March 18, 2011

The origin of George Mallory’s famous mountain climbing quote: “Because it’s there.”


In March of 1923, British mountain climber George Leigh Mallory was touring the United States to raise money for a expedition to Mount Everest planned for the following year.

At that time no one had ever made it to the top of Everest — the highest mountain on the planet.

In 1921 and 1922, Mallory was a member of the first two expeditions that tried to reach the summit of the mountain. Both had failed.

During his 1923 fund-raising tour, Mallory was often asked why he wanted to climb Everest. The question seemed somewhat inane to an adventurer like Mallory and eventually he came up with a standard answer.

The answer became famous when it was quoted in a story in the March 18, 1923 issue of the New York Times. The headline was “CLIMBING MOUNT EVEREST IS WORK FOR SUPERMEN.”

Mallory’s reply was included in the opening paragraph:

“Why did you want to climb Mount Everest?” This question was asked of George Leigh Mallory, who was with both expeditions toward the summit of the world’s highest mountain, in 1921 and 1922, and who is now in New York. He plans to go again in 1924, and he gave as the reason for persisting in these repeated attempts to reach the top, “Because it’s there.”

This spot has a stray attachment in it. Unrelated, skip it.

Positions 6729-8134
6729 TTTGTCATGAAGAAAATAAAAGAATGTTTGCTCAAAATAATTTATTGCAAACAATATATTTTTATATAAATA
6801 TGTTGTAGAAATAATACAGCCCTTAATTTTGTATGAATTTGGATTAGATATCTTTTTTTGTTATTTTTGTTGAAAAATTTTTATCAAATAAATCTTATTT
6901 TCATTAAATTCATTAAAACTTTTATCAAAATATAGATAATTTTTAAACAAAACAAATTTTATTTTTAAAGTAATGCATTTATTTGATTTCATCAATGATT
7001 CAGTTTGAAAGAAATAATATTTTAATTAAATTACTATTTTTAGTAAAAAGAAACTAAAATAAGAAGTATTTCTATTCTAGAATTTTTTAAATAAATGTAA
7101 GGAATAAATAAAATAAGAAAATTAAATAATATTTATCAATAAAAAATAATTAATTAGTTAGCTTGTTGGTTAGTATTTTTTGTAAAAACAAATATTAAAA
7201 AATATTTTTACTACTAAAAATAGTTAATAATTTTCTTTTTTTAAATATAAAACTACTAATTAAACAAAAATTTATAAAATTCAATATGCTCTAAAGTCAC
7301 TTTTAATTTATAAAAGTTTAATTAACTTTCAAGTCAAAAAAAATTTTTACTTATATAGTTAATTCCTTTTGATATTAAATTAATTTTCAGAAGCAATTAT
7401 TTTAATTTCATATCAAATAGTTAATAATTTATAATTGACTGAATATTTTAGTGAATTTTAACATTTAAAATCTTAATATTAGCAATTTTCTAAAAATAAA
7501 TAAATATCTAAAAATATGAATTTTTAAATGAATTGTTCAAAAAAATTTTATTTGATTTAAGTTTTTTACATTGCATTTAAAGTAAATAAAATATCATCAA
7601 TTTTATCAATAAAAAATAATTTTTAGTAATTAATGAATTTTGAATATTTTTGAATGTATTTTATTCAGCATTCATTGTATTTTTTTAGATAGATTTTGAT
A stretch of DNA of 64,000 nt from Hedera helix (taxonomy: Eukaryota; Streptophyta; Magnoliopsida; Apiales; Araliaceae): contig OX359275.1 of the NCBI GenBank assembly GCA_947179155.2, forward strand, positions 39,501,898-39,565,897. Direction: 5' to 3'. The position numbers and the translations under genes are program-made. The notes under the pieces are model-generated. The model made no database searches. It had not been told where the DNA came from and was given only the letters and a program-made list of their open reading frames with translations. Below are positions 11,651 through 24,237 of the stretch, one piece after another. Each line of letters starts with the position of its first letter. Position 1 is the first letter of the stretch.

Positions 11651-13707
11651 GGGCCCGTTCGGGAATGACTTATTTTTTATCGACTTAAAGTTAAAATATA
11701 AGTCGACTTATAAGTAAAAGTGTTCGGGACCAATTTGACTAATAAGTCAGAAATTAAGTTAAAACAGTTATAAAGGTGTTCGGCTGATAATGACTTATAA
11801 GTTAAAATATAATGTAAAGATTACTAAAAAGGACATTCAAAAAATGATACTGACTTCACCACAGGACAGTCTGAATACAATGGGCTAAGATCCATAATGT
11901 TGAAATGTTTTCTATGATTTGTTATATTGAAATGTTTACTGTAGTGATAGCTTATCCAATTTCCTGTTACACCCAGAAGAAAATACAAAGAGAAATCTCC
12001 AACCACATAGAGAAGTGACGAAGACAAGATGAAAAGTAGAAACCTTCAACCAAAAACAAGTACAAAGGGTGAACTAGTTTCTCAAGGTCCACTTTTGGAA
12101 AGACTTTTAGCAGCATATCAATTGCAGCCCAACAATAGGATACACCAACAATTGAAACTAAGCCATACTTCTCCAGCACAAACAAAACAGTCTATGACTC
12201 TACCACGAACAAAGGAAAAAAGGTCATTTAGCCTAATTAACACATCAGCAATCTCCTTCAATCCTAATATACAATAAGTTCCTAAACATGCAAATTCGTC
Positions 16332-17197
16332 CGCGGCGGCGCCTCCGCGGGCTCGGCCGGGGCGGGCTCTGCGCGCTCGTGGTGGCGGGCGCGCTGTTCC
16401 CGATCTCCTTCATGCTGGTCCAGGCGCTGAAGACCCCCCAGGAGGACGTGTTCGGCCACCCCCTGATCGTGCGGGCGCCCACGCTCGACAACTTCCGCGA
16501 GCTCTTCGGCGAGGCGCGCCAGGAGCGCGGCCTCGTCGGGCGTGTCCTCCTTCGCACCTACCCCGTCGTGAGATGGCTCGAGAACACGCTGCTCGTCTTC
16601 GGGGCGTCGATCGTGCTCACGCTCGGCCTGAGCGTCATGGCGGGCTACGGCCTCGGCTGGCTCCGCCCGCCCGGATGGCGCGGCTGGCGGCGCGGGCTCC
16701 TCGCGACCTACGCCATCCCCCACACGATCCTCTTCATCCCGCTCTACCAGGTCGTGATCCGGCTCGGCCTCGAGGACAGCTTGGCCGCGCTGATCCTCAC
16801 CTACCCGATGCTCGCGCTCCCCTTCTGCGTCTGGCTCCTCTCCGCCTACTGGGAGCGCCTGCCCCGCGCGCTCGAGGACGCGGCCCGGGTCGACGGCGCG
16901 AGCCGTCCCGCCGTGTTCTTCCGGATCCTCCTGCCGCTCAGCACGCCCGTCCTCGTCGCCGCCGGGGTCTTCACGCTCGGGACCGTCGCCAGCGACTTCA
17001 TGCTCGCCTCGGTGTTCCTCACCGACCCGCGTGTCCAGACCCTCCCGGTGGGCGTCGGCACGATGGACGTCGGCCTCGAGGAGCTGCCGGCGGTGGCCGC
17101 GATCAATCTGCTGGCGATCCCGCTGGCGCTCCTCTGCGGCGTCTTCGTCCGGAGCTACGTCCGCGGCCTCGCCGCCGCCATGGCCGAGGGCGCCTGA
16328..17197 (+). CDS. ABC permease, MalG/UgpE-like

Mallory wasn’t being entirely flippant. He went on to explain:

“Everest is the highest mountain in the world, and no man has reached its summit. Its existence is a challenge. The answer is instinctive, a part, I suppose, of man’s desire to conquer the universe.”

During Mallory’s 1922 expedition, this desire to “conquer” Everest cost the lives of seven Tibetan Sherpa porters, who were killed in an avalanche.

During the 1924 expedition, it cost Mallory his own life.

On June 8th, 1924, Mallory and his climbing partner, Andrew Irvine made a final push to reach the top of Everest.

Observers below saw them reach a height within a thousand feet of the summit. Then they disappeared from sight — and did not return.

In 1953, the dream of conquering Everest was finally achieved by New Zealand mountaineer Sir Edmund Hillary and his Sherpa companion Tenzing Norgay.

Forty-six years later, in 1999, an expedition funded by the TV show Nova and the BBC discovered the frozen body of George Mallory about 2,000 feet below the summit, where he appeared to have died after a fall.

Andrew Irvine’s body has yet to be found.

Over the years, some people have speculated that Mallory and Irvine may have reached the top of Everest before dying and thus may deserve credit for being the first climbers to achieve that goal, rather than Hillary and Norgay.

When asked about this in an interview in the mid-1980s, Sir Edmund Hillary responded dryly:

“If you climb a mountain for the first time and die on the descent, is it really a complete first ascent of the mountain? I’m rather inclined to think, personally, that maybe it’s quite important, the getting down. And the complete climb of a mountain is reaching the summit and getting safely to the bottom again.”

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